Sunday, September 12, 2010

The Bible of Brazilian Historical Gastronomy

A few months ago Brazil's best and largest chain of big-box bookstores, Livraria Cultura, finally opened a branch in Fortaleza, my hometown here in Brazil. When I was in São Paulo I always tried to save an afternoon free to wander their branch on Avenida Paulista, and I had from time to time used their online bookstore to buy books. But neither is the same thing as having a local store just a few kilometers from home, open 7 days a week, with aisles and aisles of books just begging to be perused. For a bookstore junkie like me, it's heaven to have Livraria Cultura in the neighborhood.

It might be heaven to have an easily accessible mega-bookstore, but it's dangerous for one's bank balance. Online shopping is one thing, but when there's a book in your hand that you've lusted after for a long time, it's almost impossible to resist the temptation to buy it. Particularly when it seems to be the only copy in the store. That's what happened to me recently when I spotted a copy of História da alimentação no Brasil (in English: The History of Brazilian Food) by Luís da Câmara Cascudo lying in wait for me in the gastronomy and cookbook section of the store.

Generally acknowledged as the authoritative book on the history of Brazilian food culture,  História da alimentação no Brasil was first published in two volumes in 1967/1968. The author was already considered one of the top scholars and authorities on Brazilian folklore and traditional culture, but had not previously written anything on the subject of food or gastronomy. There was a second edition, this time in a single volume, in 1983, and a third, posthumous, edition in 2004.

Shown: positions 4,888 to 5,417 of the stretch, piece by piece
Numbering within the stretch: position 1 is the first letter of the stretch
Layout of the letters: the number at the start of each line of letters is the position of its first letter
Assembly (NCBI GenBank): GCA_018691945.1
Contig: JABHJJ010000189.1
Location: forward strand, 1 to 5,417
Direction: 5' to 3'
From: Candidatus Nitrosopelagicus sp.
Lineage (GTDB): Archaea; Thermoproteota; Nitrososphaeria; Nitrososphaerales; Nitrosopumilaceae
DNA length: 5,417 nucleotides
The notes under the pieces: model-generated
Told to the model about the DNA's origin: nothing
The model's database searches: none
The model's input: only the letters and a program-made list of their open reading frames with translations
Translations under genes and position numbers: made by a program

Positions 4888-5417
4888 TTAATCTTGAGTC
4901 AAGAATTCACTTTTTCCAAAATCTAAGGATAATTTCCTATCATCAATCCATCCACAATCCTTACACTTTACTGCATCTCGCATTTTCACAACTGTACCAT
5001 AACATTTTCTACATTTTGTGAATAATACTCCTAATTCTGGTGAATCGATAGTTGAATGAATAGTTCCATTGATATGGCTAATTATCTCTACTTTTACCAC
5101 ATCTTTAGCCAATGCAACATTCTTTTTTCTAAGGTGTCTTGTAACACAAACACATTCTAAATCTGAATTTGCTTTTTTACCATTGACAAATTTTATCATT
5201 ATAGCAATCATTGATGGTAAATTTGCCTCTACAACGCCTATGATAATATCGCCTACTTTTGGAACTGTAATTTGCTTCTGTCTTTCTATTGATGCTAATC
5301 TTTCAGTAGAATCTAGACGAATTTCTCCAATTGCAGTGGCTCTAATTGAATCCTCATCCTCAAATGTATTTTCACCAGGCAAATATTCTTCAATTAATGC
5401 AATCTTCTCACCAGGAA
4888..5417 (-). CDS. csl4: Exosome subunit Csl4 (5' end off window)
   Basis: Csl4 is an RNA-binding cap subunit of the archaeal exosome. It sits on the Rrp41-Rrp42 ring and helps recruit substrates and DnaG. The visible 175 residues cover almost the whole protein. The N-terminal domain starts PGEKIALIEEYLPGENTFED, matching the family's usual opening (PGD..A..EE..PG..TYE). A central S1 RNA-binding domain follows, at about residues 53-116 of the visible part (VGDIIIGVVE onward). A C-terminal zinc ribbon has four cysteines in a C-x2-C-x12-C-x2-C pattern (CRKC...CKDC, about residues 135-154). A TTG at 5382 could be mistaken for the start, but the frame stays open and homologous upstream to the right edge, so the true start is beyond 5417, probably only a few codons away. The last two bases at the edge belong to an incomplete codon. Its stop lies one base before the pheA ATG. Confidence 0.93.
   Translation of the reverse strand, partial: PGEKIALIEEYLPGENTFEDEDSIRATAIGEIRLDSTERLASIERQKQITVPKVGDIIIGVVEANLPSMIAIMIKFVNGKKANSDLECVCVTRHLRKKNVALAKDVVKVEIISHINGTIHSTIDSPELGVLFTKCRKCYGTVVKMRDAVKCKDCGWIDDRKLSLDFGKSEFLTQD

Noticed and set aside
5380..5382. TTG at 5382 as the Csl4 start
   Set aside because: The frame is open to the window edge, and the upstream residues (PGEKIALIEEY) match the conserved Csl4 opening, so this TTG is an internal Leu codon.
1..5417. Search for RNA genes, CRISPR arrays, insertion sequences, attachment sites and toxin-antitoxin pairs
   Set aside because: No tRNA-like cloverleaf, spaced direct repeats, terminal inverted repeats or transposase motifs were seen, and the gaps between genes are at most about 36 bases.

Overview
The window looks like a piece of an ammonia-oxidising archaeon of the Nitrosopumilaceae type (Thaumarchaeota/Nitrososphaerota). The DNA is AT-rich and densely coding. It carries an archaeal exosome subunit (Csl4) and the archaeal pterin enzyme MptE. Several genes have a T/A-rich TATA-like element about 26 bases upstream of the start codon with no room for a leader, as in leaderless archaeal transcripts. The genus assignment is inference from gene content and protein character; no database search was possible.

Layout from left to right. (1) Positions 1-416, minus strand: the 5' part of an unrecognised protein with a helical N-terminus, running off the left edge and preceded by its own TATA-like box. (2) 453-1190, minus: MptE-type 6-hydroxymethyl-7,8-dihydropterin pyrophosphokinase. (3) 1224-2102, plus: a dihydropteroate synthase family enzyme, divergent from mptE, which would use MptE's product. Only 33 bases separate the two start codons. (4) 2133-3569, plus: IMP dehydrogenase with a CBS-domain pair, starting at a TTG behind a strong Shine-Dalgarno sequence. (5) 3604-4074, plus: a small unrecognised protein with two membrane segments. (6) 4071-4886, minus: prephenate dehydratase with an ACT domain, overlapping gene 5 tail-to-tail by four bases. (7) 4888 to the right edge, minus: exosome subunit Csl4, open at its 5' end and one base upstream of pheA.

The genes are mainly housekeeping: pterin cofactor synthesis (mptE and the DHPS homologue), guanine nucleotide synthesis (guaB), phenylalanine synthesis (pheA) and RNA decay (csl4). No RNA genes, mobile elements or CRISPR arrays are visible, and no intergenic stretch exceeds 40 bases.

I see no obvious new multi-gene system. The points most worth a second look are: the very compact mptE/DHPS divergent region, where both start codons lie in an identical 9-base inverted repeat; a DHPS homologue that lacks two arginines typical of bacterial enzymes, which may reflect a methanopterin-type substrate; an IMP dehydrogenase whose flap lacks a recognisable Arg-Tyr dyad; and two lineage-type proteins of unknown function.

Luís da Câmara Cascudo
Enormous in scope and size (my edition runs to 954 pages) this book encompasses the foods and food traditions of Brazil from pre-historic times to the time of writing. It covers in great detail the botany and zoology of food sources, and deals with the three main traditions, Indian (Native American), African and European, that combined to create the unique cuisines of Brazil. It is chock full of detailed scienctific and cultural facts, but the author's style makes it very enjoyable to read. It has quickly become my go-source for answering questions or researching facts relevant to Flavors of Brazil.

As far as I can tell História da alimentação no Brasil has never been translated in English, and so this vast repository of information remains, at present, only available to Portuguese speakers. Perhaps, one day when I've got a bit of time, I'll have a go at translating it! In the meantime, I hope to give readers of this blog just a bit of the mountain of interesting and important information contained within its pages.

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